before a fall.
You mention in passing that when Gupta was
sentenced, and Rajaratnam was sent to prison,
many in the Indian-American community
thought the worst was over.
So when the big scandal over Mathew
Marthoma came about, many in the communi-
ty were relieved, thinking he was not an Indian.
He was Indian, having changed his name as
a young boy.
I think when it emerged that Marthoma was
Indian, there was a collective gasp of horror
among the Indian-American community, a
feeling of when will this story of South Asians
being involved in insider trading cases end?
This is why it is so important that the Indian-
American community realizes that a misstep
by one reflects on all and the recent cases
involving Gupta, Kumar and now Marthoma
will cast a long shadow on the community for
some time to come.
Anil Kumar, a senior partner at McKinsey
and a protégé of Rajat Gupta, who admitted
taking money from Rajaratnam for offering
inside tips, concocted a scheme involving his
domestic help, Manju Das.
What happened there? And would you say
that Kumar was least affected in this scandal
compared to Rajaratnam and Gupta?
Kumar arranged for the illicit payments he
was getting from Rajaratnam to be funneled to
Manju Das, his housekeeper, who he said was
an offshore investor.
Das actually lived with him and his wife in
California, so that was a lie. But Kumar fell compelled to
dissemble because he didn’t want to risk McKinsey know-
ing of the payments he was receiving for moonlighting for
In one sense, yes, Kumar was the least affected by this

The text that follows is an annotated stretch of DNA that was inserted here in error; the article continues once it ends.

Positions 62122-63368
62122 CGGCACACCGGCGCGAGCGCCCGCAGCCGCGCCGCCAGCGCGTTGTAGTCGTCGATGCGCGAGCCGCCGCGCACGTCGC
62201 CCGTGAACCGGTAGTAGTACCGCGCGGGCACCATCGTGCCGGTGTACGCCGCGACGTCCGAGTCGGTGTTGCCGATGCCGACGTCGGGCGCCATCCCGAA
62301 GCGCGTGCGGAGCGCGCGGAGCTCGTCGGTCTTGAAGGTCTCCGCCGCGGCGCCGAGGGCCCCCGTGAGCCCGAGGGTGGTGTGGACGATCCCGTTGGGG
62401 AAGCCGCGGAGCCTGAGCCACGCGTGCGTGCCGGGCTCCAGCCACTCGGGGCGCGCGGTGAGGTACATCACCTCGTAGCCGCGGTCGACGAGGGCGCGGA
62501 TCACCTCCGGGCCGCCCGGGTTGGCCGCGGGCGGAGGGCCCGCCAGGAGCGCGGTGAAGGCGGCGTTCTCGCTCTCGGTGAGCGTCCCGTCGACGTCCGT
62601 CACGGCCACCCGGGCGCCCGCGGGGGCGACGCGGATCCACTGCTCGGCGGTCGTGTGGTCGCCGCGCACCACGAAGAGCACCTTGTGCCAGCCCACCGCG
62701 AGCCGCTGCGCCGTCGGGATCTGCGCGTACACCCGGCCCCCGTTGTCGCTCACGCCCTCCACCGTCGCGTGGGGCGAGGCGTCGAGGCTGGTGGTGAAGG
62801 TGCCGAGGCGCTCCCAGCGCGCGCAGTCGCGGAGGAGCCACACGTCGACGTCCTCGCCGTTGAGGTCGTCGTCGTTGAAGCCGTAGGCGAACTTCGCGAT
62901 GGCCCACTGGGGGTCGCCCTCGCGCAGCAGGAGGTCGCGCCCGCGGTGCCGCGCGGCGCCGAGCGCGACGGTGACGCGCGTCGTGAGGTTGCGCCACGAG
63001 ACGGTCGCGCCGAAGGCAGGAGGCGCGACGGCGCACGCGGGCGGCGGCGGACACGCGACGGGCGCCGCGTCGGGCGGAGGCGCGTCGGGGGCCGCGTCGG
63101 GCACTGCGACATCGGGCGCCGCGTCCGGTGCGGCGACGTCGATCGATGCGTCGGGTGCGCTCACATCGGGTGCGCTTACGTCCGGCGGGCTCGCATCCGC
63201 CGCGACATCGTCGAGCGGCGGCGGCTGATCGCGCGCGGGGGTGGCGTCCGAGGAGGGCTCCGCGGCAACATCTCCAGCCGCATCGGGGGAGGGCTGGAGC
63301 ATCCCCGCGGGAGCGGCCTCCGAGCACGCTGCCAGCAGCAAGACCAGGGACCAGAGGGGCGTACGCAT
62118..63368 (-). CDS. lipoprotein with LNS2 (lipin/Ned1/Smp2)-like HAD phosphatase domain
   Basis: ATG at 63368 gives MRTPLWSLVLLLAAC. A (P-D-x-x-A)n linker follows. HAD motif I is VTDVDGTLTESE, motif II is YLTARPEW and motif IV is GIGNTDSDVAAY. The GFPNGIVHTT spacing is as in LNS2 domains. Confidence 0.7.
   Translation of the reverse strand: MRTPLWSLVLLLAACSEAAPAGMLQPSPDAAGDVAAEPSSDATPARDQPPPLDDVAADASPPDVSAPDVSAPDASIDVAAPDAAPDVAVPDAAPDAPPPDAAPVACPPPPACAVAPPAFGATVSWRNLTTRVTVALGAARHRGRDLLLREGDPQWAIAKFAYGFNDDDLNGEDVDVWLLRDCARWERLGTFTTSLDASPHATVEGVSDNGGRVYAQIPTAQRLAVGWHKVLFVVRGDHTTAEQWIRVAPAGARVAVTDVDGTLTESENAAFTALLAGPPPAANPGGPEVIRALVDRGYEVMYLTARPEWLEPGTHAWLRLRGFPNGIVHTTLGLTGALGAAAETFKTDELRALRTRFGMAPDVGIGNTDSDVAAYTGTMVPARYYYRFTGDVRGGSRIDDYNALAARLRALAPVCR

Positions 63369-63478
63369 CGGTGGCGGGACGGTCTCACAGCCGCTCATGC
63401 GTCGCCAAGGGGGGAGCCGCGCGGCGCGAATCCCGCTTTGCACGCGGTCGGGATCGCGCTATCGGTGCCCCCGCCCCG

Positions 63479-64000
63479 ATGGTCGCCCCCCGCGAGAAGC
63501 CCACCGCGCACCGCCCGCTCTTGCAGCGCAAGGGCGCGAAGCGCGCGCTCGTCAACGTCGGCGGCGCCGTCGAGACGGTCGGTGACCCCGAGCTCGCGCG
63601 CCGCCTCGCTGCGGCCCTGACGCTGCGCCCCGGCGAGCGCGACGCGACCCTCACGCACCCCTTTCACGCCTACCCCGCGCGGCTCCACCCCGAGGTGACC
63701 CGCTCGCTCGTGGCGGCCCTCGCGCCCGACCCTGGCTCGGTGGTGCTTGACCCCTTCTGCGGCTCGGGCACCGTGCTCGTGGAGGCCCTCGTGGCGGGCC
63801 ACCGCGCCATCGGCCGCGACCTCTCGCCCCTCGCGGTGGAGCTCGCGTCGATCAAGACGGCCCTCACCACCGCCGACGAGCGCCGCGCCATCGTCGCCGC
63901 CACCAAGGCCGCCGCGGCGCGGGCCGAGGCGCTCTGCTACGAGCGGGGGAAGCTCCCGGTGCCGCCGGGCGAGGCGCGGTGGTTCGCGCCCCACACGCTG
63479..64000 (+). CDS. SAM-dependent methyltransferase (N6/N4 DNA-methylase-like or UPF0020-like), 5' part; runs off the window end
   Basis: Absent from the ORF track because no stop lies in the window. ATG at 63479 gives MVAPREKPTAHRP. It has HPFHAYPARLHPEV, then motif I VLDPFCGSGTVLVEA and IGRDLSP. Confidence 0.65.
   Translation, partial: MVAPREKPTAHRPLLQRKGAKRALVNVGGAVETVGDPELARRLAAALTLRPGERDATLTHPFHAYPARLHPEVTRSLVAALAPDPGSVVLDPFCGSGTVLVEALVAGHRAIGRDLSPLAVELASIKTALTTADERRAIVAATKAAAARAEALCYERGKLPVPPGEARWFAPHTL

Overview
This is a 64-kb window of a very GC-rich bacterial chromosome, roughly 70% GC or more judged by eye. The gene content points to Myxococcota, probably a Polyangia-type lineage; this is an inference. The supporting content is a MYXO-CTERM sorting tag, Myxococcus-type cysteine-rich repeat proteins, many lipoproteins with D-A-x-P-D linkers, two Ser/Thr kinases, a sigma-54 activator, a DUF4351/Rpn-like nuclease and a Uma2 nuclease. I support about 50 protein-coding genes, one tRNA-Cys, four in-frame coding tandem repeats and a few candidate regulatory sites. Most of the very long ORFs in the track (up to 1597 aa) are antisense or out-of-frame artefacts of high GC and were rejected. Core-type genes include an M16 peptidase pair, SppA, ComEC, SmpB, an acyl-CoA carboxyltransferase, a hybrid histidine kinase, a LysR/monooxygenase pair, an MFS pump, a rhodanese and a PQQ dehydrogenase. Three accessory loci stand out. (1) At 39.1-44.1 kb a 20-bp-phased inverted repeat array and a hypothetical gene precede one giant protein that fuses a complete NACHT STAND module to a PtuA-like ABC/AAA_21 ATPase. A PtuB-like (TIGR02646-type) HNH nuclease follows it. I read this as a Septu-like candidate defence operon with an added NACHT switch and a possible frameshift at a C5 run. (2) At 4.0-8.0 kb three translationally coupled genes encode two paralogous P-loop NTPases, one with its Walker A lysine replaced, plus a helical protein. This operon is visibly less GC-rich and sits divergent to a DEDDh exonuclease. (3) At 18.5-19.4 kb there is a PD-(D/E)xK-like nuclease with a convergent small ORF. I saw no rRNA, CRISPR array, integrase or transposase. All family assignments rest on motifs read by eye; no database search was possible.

Unlike Rajaratnam and now possibly Gupta, he didn’t
have to serve any prison time. He was just given two years
But in the court of public opinion Kumar has taken a bit
hit. Among his fellow Doscos — boys who went to (India’s
prestigious) Doon school — he is considered a ‘snitch’
which in their book may be worse than trading on inside
Preetinder Singh Bharara, better known as Preet
Bharara, has successfully prosecuted many white collar
But it was the Rajaratnam case that brought him wide
attention, followed by Rajat Gupta’s case.
You have interesting observations in your book about this,
and why Bharara went after Gupta in particular.
Anita Raghavan says it was important for Preet Bharara to pursue the Rajat Gupta case because he and
his office had come under fire for not charging any of the culprits behind the financial crisis in 2008.
Bharara had little to do with the building of the
Rajaratnam case — it was actually something he inherited
when he became US Attorney in August 2009.
I think it was important for him to pursue the Gupta case
because he and his office had come under fire for not charging any of the culprits behind the financial crisis in 2008.
While Gupta certainly did not have a hand in constructing shoddy mortgages or fueling the financial meltdown, he
was a big fish in the financial world, a man who served on
the boards of countless companies and some of America’s
biggest such as Goldman Sachs and Procter & Gamble.
By indicting him, Bharara would be able to send a strong
message to corporate America that board members who
share corporate secrets outside the boardroom will be prosecuted and could potentially face jail time.
Isn’t this book also a cautionary tale?
It is indeed.
Indians immigrants in America have had a magical journey for over four decades. People used to talk about the success of Chinese immigrants in recent decades, but in terms
of income and education what the Indian community has